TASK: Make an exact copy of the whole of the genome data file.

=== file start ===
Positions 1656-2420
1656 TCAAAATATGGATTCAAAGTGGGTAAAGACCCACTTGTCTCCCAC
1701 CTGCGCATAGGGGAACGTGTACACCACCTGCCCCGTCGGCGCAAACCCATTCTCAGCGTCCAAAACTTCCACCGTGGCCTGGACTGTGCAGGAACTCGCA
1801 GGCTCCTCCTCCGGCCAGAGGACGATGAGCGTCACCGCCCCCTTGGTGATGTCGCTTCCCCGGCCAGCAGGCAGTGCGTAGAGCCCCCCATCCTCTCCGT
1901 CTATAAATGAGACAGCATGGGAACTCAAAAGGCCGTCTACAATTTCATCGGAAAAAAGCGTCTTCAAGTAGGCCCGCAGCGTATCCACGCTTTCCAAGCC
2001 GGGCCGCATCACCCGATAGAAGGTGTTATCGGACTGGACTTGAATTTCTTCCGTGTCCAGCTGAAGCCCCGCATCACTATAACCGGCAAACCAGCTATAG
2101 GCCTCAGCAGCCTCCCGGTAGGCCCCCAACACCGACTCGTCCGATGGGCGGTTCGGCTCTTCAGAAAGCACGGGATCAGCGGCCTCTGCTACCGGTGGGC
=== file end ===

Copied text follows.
Positions 1656-2420
1656 TCAAAATATGGATTCAAAGTGGGTAAAGACCCACTTGTCTCCCAC
1701 CTGCGCATAGGGGAACGTGTACACCACCTGCCCCGTCGGCGCAAACCCATTCTCAGCGTCCAAAACTTCCACCGTGGCCTGGACTGTGCAGGAACTCGCA
1801 GGCTCCTCCTCCGGCCAGAGGACGATGAGCGTCACCGCCCCCTTGGTGATGTCGCTTCCCCGGCCAGCAGGCAGTGCGTAGAGCCCCCCATCCTCTCCGT
1901 CTATAAATGAGACAGCATGGGAACTCAAAAGGCCGTCTACAATTTCATCGGAAAAAAGCGTCTTCAAGTAGGCCCGCAGCGTATCCACGCTTTCCAAGCC
2001 GGGCCGCATCACCCGATAGAAGGTGTTATCGGACTGGACTTGAATTTCTTCCGTGTCCAGCTGAAGCCCCGCATCACTATAACCGGCAAACCAGCTATAG
2101 GCCTCAGCAGCCTCCCGGTAGGCCCCCAACACCGACTCGTCCGATGGGCGGTTCGGCTCTTCAGAAAGCACGGGATCAGCGGCCTCTGCTACCGGTGGGC